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NSA overhaul: What to expect

President Barack Obama will announce significant changes to the way the NSA collects communications data, but he may not have the final say.
/ Source: MSNBC TV

President Barack Obama will announce significant changes to the way the NSA collects communications data, but he may not have the final say.

President Barack Obama will announce significant changes to the way the National Security Agency collects communications data, but those changes appear to stop short of the full set of changes demanded by privacy activists, administration officials said Friday. 

Obama will announce that a judge will now have to approve queries to the database holding information collected under Section 215 of the Patriot Act. Currently, the agency can acquire telephone communications records in bulk with a court order, but do not require judicial approval to search the database. The president will also say that the NSA should no longer hold the data, but will stop short of saying that it should not be collected at all. Obama will recommend that the attorney general and intelligence community work together with Congress to decide how the data should be held.

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“I think these are steps in the right direction, of course the devil will be in the details,” said Michelle Richardson of the American Civil Liberties Union. A key question is what legal standard will be required for querying data under the president’s proposal. Currently, the NSA is allowed to make three “hops” from the target of a query – that is, they are allowed to analyze the records not only of a target, but those of parties three degrees of separation from the target. The question, Richardson says, is “when you go get your court order, are you still grabbing millions of people’s records at a time?”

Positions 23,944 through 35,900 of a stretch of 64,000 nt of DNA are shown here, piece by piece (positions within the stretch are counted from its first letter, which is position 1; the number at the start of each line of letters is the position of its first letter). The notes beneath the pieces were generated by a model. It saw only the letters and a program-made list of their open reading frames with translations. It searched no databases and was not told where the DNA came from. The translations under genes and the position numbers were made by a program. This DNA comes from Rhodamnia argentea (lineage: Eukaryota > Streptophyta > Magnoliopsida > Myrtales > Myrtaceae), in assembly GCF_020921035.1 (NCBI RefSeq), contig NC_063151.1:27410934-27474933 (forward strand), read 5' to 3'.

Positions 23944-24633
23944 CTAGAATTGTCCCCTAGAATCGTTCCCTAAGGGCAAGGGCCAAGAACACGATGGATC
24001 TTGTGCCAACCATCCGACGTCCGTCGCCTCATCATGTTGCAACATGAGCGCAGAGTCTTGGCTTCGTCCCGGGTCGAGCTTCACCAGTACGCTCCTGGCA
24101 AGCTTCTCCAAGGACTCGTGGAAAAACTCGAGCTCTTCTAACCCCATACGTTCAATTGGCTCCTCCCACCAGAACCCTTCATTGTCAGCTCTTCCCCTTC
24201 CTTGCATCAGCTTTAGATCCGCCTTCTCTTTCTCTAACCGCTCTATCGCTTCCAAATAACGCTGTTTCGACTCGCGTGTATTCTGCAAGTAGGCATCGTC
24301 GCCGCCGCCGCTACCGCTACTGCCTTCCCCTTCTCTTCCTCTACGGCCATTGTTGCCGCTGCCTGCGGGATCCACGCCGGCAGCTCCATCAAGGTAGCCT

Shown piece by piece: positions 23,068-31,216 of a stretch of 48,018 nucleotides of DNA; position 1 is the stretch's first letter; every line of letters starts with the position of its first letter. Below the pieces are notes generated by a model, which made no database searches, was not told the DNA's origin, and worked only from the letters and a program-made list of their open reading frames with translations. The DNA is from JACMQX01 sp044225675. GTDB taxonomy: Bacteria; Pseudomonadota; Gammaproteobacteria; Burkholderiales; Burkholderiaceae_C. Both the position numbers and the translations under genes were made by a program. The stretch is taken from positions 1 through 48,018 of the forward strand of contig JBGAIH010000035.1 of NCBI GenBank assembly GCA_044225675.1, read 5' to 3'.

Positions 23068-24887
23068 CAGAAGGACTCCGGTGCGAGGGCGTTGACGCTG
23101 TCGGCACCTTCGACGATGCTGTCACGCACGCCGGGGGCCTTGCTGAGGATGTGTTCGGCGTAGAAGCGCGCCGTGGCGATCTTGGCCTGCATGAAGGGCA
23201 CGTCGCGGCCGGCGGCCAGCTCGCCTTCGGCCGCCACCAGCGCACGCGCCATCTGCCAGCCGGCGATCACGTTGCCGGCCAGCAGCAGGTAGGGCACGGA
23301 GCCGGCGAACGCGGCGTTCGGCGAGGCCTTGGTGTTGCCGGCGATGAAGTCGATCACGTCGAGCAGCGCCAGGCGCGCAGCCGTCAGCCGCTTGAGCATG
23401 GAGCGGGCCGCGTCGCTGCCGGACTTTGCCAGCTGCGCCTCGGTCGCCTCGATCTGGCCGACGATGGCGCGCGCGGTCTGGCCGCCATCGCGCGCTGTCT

The president’s recommendations come after the NSA’s data gathering has faced weeks of harsh criticism, with the White House’s own surveillance panel saying the program should be overhauled and a federal court judge ruling that the program was likely unconstitutional. Intelligence officials have insisted that the program is essential to protecting the country, but many lawmakers, a federal judge, and even the president’s panel have not been convinced that the program is essential to the fight against terrorism.

Yet the president may not have the final say. Most of the changes privacy advocates are seeking can only be done through Congress, and the most popular bill supported by civil liberties activists, authored by Wisconsin Republican Rep. Jim Sensenbrenner and Vermont Democratic Senator Patrick Leahy, would go further than what the president is to propose. The Sensenbrenner-Leahy bill would essentially end bulk collection of data by raising the legal standard by which the government can request the data, rather than raising the standard under which the data can be queried after it is acquired. Congress could craft a bill along the lines of the president’s recommendations, or it could proceed with more far-reaching reforms.

Yet whatever happens, the president’s concessions to civil liberties activists signify a profound shift as result of the leaks facilitated by former NSA contractor Edward Snowden, whose leaks to the media first revealed the scope of the agency’s data collection. When that information first leaked, Obama said he “welcomed” the argument over surveillance policy. But without Snowden, that conversation would have never happened.